Hanukkah observed by students, not schools


Sam Massi

Senior Sam Massi celebrates Hanukkah with her family by lighting menorahs, which represent the miracle of the oil lasting eight days. Picture used with permission of Sam Massi.

Vyas Yaddanapudi, Staff Writer

Each year, Fairfax County Public Schools (FCPS) honors as many religious days as possible through religious observance days or holidays, but Hanukkah is one of the widely known religious celebrations that was not represented in previous years. Regardless, Senior Sam Massi partakes in all of the traditions correlated with Hanukkah.

Hanukkah is an eight-day festival, usually in the month of December, celebrating the rededication of the Second Temple in Jerusalem. Hanukkah is celebrated by playing dreidel, praying, lighting menorahs, and eating special food like latkes. Massi and her family have one additional custom they partake in, however.

“We [open] one present a night except for one night where we choose a charity to give to,” Massi said.

In addition to the tradition of giving gifts, Hanukkah also has songs to celebrate. However, this music is often underrepresented.

“When I was little, it was really upsetting because all of the winter holiday concerts were only Christmas music and it’s gotten gradually better as I’ve gotten older,” said Massi. “However, there’s usually one song that could be loosely related to Hanukkah in holiday spec. Even going into stores it was always sad. The entire store was Christmas themed and if you’re lucky you find one shelf with everything blue that the store sells, because if it’s blue the store thinks it must be related to Hanukkah.”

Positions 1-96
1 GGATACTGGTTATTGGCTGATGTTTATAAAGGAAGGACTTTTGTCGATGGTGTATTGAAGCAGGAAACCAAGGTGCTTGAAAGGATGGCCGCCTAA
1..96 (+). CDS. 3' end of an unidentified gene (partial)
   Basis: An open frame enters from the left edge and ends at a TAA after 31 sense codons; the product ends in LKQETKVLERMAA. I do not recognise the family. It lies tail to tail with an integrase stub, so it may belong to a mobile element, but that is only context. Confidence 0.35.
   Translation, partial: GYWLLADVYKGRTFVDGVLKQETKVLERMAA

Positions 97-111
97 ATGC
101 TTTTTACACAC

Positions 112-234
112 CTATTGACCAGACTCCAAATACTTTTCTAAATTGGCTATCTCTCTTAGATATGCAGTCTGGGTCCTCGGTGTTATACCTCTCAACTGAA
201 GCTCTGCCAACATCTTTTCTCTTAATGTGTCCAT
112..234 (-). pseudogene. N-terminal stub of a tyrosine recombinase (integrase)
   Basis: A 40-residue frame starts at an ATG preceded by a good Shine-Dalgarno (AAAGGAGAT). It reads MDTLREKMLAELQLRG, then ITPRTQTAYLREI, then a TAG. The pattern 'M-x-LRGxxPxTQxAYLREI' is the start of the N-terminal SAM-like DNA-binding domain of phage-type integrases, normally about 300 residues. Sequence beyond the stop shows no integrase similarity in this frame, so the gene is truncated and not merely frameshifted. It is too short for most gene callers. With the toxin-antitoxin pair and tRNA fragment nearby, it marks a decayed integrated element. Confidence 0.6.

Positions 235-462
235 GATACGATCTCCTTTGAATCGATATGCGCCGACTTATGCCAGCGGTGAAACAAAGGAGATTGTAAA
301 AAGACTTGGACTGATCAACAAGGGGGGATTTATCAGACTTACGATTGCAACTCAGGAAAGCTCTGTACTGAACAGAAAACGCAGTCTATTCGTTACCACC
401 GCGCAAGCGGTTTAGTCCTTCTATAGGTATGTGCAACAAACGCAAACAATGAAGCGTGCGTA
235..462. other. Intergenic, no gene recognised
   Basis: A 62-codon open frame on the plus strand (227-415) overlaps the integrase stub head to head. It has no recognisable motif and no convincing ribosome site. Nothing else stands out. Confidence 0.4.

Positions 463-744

The stores may not match the theme of Hanukkah every year partly due to the fact that Hanukkah dates fluctuate every year. Jews follow the Hebrew calendar which has fewer days than the English calendar, which causes fluctuation in the days Hanukkah occurs. Some years, Hanukkah may begin as early as November 28, whereas in other years, it is possible to start as late as December 27.

The start and end of Hanukkah are not official holidays in FCPS unlike in other locations, but that does not impede Massi from celebrating Hanukkah. This year, Hanukkah falls in the middle of winter break. Next year however, Hanukkah occurs earlier in December, so it is uncertain what FCPS may decide to do; a holiday or or religious observance day could be given.

“This year has been the first time I’ve ever had school off for them and it was much appreciated and I hope it continues and expands to many more holidays and other religions,” Massi said.